From Oakland, with Love

17 Jul

This week has been an emotional rollercoaster beginning with the viewing of “Fruitvale Station” at Grand Lakes Theater on Friday. The movie features the last 24 hours of Oscar Grant’s life, an Oakland resident who was shot and killed by BART Officer Mehserle at Fruitvale Station on January 1, 2009. A former Saint Mary’s student, director Ryan Coogler provides an authentic, provoking, and a powerful portrayal of the life and death of Oscar Grant. By the end of the movie, there wasn’t a pair of dry eyes in the audience. Outside the movie theater, activists raised awareness about police brutality, the hunger strike at Pelican Bay Penitentiary, and the ongoing George Zimmermon trial.  Watching “Fruitvale Station” at Grand Lakes Theater amongst Oakland locals, I couldn’t help but feel a part of the community. I can sincerely call Oakland my “home.”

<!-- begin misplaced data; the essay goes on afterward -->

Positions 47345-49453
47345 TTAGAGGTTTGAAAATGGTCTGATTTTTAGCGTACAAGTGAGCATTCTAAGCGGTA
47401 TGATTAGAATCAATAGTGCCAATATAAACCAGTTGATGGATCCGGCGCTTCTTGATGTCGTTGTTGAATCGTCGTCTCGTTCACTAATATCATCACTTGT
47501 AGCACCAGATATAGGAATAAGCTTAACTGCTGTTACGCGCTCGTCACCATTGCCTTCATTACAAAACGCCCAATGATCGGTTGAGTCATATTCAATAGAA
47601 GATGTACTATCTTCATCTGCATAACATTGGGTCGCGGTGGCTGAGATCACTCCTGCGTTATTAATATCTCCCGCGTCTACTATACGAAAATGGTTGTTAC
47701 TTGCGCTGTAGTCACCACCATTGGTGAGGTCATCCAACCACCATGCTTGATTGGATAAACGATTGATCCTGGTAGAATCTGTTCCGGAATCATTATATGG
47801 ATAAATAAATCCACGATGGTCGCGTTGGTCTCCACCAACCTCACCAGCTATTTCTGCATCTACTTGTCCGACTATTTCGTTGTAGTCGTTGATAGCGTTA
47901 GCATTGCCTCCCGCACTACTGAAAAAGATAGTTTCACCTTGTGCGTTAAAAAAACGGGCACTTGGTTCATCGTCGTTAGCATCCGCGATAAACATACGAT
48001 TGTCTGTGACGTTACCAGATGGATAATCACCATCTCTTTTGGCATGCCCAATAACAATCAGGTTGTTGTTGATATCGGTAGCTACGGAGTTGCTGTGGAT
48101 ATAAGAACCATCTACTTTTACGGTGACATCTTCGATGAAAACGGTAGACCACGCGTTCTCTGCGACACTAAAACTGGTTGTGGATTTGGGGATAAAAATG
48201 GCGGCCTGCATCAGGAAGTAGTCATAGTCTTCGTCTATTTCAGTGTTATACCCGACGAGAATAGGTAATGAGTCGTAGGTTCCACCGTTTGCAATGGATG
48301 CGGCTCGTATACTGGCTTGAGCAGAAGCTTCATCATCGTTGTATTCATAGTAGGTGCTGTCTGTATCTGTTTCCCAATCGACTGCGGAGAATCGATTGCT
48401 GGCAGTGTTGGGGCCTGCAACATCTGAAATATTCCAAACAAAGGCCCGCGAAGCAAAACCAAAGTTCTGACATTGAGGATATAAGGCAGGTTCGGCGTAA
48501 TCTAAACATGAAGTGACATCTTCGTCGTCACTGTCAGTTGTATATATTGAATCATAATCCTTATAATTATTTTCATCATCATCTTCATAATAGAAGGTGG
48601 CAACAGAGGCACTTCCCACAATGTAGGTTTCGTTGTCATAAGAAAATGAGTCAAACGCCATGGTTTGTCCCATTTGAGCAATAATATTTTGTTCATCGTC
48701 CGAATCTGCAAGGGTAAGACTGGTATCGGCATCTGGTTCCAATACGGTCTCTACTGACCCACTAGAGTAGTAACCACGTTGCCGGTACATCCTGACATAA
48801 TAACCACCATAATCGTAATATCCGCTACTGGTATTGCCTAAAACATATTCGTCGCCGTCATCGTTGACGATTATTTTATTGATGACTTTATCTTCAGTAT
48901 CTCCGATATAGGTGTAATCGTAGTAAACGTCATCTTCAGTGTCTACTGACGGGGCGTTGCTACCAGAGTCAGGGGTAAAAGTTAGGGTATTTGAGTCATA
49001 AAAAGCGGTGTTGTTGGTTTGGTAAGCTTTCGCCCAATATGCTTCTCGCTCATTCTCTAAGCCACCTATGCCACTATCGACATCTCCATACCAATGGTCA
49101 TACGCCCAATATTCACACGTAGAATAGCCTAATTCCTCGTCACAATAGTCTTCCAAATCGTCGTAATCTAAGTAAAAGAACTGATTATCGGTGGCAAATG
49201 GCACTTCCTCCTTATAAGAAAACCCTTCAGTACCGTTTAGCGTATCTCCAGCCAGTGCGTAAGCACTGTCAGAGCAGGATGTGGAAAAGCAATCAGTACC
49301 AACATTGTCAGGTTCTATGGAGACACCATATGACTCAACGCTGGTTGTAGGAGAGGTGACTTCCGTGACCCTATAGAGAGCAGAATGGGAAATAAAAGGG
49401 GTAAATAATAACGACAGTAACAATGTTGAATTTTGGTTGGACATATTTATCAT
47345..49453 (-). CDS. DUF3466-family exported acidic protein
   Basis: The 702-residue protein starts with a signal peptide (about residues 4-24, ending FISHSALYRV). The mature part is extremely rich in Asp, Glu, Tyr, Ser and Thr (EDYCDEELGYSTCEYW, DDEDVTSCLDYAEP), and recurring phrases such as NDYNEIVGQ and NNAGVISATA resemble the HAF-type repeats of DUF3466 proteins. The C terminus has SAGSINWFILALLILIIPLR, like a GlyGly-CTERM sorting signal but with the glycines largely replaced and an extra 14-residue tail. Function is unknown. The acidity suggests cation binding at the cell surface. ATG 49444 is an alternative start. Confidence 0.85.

Not even twenty-four hours after the movie, the jury for the Zimmermon trial came to its verdict. Not guilty. Upon hearing this, all I felt was numbness, the first of many emotions; next shock, then sadness, and finally rage. I cried for Trayvon, for Oscar Grant, for the parents torn too soon from their children, for racial and legal injustices. I am angry that an unarmed teenager was shot, murdered, and he who killed suffered no repercussions. Following the verdict, Oakland awoke rousing local activists to rally. On Monday, the four Micah Fellows attended a rally in Oscar Grant Plaza which garnered over 500 people. People expressed themselves through slam poetry and song, others held signs. The crowd walked down Broadway, stopping traffic on its way, crying “No justice, no peace” and “Black lives are precious.” In the midst of my personal rollercoaster, I found inner peace at the rally. My anger, frustration, and sadness subsided amongst the crowd. In the wake of this tragedy and injustice, I find peace amongst activist, rallies, and dialogues with my roommates.


This week has especially inspired me to continue being an advocate for social change. Social change is not instant, but nevertheless we must push forward even if our vision is not clear but blurred by tears and marred by anger.

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Posted by on July 17, 2013 in 2013 Maggie Powers


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